Guide to Potty Training Girls


If you are ready to start potty training your little girl, you may have some unanswered questions. 

Learning to use the potty is a big step in your little one’s development. One of the challenges with potty training is that each child is so different. Some children find this transition reasonably easy, whilst others take a little longer to get the hang of it.

This may not be your first rodeo, yet you may still feel as though you are unprepared for potty training your daughter. Or perhaps you have previously potty trained a little boy, but this is the first time you are potty training a girl. Either way, this article will provide you with the information you need to confidently potty train your daughter.

Potty Training Girls

When is the Right Time to Potty Train?

Every child is different; some children are ready to start potty training as young as 18 months old, whilst others may only show signs of readiness between 3 – 4 years old. Unlike other milestones such as crawling, this is not about age as it is about being emotionally and developmentally ready. So rather than focusing on the age of your little one, look for potty readiness signs

There is little value in starting before your little one is ready. Starting potty training too early is often met with more reluctance from your little one, and the whole process can ultimately take longer. Use our potty training checklist for the signs of potty training readiness.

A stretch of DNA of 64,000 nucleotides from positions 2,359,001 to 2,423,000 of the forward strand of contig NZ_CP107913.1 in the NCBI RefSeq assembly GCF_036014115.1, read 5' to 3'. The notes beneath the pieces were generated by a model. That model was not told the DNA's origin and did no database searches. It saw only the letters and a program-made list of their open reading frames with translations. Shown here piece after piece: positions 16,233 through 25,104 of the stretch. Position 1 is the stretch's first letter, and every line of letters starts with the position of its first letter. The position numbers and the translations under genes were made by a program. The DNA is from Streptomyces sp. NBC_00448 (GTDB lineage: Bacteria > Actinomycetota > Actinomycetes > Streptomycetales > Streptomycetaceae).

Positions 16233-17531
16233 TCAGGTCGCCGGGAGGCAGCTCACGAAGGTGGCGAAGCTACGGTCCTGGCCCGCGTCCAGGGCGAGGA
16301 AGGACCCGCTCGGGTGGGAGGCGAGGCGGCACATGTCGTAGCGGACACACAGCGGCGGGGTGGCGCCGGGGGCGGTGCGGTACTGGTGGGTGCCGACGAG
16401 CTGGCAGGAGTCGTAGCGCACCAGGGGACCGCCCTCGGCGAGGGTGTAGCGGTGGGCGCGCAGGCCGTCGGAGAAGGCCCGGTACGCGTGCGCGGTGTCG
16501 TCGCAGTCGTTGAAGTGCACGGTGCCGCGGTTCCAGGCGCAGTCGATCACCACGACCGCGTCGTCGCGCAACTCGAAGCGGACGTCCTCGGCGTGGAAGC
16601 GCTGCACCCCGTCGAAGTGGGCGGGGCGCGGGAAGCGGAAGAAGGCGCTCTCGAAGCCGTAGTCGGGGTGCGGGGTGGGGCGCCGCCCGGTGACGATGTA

How to Potty Train Girls

Let her observe and imitate

We all know that toddlers are excellent mimics, and this is how toddlers learn by imitating what we do. Letting your little one watch you use the bathroom is a helpful first step. As your little one watches you, you can talk about the body parts. It is best when teaching toddlers about body parts to use the correct terminology. Although you may feel tempted to use an alternative name for vagina, this can be confusing and send the wrong signals to your little one. When other body parts such as legs and arms etc., do not have alternative names, using an alternative word for vagina may suggest to your little one that her genitals are something to be embarrassed about.

Be prepared with the right equipment.

Having the right potty training equipment is vital for success. Most experts advise using a potty or a potty training toilet (they look more like a toilet than a potty but are smaller and more accessible for your toddler to use. 

Of course, you could opt for a potty training seat that you place on the full-sized toilet; however, this can make some children fearful, especially in the early days of potty training. 

Some toddlers are scared they will fall into the toilet. If you do choose this option, ensure that the seat secures firmly and feels comfy and secure. In addition, you will have to invest in a little step so that your daughter can get up and down to reach the toilet on their own.

Potty training books are a great resource to help your little one understand all the new information.

Get your child comfortable with the potty.

Before you start the process of actually potty training, it is a good idea to get your daughter used to the concept of the potty. 

If possible, let your daughter help pick out her potty and then personalise it by putting her favourite stickers on it or writing her name. 

Then use the potty as a seat to read books together while she is still fully clothed. All that you want to do at this point is get her used to the idea of the potty. 

After a week or so, you can suggest sitting on the potty without her diaper or training pants. If your little one resists, do not be concerned and do not pressurise her to do so.